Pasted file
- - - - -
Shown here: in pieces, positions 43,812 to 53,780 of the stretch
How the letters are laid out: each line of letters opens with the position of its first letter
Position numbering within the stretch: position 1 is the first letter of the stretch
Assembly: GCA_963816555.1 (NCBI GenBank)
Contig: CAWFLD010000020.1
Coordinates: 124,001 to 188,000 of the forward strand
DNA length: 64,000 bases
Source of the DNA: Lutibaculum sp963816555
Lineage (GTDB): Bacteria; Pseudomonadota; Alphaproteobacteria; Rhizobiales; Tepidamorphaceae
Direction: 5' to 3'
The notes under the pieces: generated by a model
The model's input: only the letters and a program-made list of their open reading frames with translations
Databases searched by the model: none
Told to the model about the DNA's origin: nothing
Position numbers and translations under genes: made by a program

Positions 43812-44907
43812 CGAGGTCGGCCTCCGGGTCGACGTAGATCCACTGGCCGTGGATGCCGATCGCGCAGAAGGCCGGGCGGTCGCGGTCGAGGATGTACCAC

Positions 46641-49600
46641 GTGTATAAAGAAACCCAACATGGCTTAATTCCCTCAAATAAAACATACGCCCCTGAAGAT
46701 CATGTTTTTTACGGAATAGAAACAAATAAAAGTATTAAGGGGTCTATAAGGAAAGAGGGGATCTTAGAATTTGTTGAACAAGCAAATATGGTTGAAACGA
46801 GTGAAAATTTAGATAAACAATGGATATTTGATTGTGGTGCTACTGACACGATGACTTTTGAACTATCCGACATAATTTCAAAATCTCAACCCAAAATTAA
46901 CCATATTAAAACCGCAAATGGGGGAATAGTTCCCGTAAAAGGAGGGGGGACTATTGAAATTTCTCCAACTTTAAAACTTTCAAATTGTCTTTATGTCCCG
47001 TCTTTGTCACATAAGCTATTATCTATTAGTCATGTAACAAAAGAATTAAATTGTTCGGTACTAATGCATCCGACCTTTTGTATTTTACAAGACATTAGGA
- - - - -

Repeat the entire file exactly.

Shown here: in pieces, positions 43,812 to 53,780 of the stretch
How the letters are laid out: each line of letters opens with the position of its first letter
Position numbering within the stretch: position 1 is the first letter of the stretch
Assembly: GCA_963816555.1 (NCBI GenBank)
Contig: CAWFLD010000020.1
Coordinates: 124,001 to 188,000 of the forward strand
DNA length: 64,000 bases
Source of the DNA: Lutibaculum sp963816555
Lineage (GTDB): Bacteria; Pseudomonadota; Alphaproteobacteria; Rhizobiales; Tepidamorphaceae
Direction: 5' to 3'
The notes under the pieces: generated by a model
The model's input: only the letters and a program-made list of their open reading frames with translations
Databases searched by the model: none
Told to the model about the DNA's origin: nothing
Position numbers and translations under genes: made by a program

Positions 43812-44907
43812 CGAGGTCGGCCTCCGGGTCGACGTAGATCCACTGGCCGTGGATGCCGATCGCGCAGAAGGCCGGGCGGTCGCGGTCGAGGATGTACCAC

Positions 46641-49600
46641 GTGTATAAAGAAACCCAACATGGCTTAATTCCCTCAAATAAAACATACGCCCCTGAAGAT
46701 CATGTTTTTTACGGAATAGAAACAAATAAAAGTATTAAGGGGTCTATAAGGAAAGAGGGGATCTTAGAATTTGTTGAACAAGCAAATATGGTTGAAACGA
46801 GTGAAAATTTAGATAAACAATGGATATTTGATTGTGGTGCTACTGACACGATGACTTTTGAACTATCCGACATAATTTCAAAATCTCAACCCAAAATTAA
46901 CCATATTAAAACCGCAAATGGGGGAATAGTTCCCGTAAAAGGAGGGGGGACTATTGAAATTTCTCCAACTTTAAAACTTTCAAATTGTCTTTATGTCCCG
47001 TCTTTGTCACATAAGCTATTATCTATTAGTCATGTAACAAAAGAATTAAATTGTTCGGTACTAATGCATCCGACCTTTTGTATTTTACAAGACATTAGGA